Originally published in 1985. This is an overview of the evolution of curriculum evaluation since the reforms of the 1960s, presented through the personal and practical knowledge of experienced individuals, rather than abstract theoretical models which hitherto dominated the field. A collection of personal retrospective accounts, by leading evaluators, of their roles in the actual process of curriculum development, the chapters represent diverse educational systems in a range of countries including Australia, Israel, England and the USA. A variety of innovative curricula are portrayed and the models which emerge are empirically based. Their diversity provides evidence for the need to accommodate and adjust theoretical and methodological principles to real situations. This is a great reference for those with an interest in comparative curriculum development.
1. The Potential and Actual Roles of Evaluators in Curriculum Development P. Tamir 2. Evaluation in The Biological Sciences Curriculum Study 1958-65 H. Grobman 3. The Formative Evaluation Activities Associated with Australian Science Education Project B.J. Fraser 4. The Physical Science Evaluation, Western Australia 1978-79: An Application of the Illuminative Model D.J. Boud, M.B. Dynan, L.H. Parker and A.S. Ryan 5. Evaluation of The Scottish Integrated Science Course S.H. Kellington and A.C. Mitchell 6. A Research Approach to the Evaluation of Scottish Integrated Science S. Brown 7. Some Key Concepts Underlying Teachers' Evaluations of Innovations J. Elliott 8. The Evaluation of the Israel High School Biology Project P. Tamir 9. The Autonomous Unit of Evaluation: Combining the Strengths of In-House and External Evaluations A. Lewy 10. Concluding Comments P. Tamir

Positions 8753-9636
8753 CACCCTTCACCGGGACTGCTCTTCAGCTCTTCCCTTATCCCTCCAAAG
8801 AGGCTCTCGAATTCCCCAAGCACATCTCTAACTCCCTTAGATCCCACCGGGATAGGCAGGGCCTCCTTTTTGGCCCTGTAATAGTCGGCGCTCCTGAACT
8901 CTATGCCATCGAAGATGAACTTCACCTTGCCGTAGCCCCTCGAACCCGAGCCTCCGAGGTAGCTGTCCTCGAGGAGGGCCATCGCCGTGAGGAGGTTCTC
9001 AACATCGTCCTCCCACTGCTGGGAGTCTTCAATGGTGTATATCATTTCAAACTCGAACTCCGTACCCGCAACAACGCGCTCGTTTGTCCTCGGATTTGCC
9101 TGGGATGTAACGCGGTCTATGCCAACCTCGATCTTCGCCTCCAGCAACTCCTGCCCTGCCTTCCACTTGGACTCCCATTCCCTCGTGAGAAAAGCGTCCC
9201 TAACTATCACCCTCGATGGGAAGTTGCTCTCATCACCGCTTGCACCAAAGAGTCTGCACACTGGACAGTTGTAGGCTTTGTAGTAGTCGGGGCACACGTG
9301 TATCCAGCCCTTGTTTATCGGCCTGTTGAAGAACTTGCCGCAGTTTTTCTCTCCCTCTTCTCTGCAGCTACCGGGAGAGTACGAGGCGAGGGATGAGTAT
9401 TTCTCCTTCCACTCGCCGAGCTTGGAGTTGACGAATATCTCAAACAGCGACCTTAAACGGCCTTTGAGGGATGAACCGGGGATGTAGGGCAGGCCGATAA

Reissuing works originally published between 1971 and 1994, this collection includes books which offer a broad spectrum of views on curriculum, both within individual schools and the wider issues around curriculum development, reform and implementation. Some cover the debate surrounding the establishment of the national curriculum in the UK while others are a more international in scope. Many of these books go beyond theory to discuss practical issues of real curriculum changes at primary or secondary level. The Set includes books on cross-curricular topics such as citizenship and environment, and also guidance, careers, life skills and pastoral care in schools. A fantastic collection of education history with much still relevant today.